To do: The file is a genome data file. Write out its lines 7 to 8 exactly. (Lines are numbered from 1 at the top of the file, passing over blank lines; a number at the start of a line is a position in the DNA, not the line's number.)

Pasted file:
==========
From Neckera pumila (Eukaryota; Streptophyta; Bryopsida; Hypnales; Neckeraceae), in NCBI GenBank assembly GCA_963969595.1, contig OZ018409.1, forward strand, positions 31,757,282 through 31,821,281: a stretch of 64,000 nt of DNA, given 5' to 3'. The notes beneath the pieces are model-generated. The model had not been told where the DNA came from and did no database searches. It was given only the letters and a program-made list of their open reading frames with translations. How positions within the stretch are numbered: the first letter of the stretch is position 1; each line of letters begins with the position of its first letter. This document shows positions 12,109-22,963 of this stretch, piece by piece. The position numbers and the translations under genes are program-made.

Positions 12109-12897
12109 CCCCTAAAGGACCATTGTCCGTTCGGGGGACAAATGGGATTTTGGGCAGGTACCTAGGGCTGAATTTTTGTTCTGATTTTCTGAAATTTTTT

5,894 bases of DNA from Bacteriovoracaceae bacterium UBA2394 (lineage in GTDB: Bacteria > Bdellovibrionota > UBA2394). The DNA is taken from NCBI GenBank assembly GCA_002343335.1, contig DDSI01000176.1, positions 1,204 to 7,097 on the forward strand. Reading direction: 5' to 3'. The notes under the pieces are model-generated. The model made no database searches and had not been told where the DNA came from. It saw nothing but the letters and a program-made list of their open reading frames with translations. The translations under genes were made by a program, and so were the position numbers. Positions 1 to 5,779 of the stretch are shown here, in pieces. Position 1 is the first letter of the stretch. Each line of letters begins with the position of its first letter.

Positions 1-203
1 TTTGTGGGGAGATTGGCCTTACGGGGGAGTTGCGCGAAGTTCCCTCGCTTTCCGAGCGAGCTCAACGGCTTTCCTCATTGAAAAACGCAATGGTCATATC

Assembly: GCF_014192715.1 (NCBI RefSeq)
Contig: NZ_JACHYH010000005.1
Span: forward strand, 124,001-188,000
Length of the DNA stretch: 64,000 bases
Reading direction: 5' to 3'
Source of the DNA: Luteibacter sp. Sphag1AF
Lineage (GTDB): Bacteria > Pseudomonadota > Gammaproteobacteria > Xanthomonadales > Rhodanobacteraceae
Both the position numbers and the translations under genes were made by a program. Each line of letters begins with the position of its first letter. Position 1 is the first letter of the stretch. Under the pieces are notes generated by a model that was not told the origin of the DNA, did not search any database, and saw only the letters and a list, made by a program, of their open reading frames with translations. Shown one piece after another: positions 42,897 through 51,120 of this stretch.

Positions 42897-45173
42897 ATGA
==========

Assembly: GCF_014192715.1 (NCBI RefSeq)
Contig: NZ_JACHYH010000005.1